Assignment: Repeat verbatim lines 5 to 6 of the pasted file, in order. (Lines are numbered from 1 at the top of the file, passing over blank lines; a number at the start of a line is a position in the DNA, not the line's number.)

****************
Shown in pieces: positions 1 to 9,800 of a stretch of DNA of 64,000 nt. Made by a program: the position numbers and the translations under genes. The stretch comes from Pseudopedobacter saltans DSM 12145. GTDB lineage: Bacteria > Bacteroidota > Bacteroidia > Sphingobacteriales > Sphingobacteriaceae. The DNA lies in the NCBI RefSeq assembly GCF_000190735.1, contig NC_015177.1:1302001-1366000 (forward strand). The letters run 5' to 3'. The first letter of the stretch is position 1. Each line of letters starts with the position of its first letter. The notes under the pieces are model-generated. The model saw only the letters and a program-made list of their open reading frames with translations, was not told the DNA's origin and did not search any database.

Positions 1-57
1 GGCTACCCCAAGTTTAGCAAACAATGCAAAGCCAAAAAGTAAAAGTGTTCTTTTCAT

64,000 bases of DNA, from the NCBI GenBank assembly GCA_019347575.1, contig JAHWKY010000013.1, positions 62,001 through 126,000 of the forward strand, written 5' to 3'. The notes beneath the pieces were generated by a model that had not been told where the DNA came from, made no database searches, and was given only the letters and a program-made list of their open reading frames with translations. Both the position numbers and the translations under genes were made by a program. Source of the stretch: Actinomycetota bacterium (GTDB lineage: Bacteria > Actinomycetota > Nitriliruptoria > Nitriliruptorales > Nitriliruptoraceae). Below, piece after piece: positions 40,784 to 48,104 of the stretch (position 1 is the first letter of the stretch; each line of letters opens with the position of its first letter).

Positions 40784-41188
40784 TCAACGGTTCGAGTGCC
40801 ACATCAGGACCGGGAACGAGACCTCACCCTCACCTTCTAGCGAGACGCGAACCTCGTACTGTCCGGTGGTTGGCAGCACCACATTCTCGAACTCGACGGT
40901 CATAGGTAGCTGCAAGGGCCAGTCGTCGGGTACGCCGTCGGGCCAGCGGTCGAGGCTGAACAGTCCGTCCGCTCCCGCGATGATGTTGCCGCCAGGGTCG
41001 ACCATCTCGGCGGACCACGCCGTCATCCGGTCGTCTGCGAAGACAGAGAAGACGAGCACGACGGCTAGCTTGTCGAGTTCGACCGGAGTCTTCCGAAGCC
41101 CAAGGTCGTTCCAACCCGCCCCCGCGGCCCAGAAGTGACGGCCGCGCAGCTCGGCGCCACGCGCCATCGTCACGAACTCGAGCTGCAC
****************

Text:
Positions 40784-41188
40784 TCAACGGTTCGAGTGCC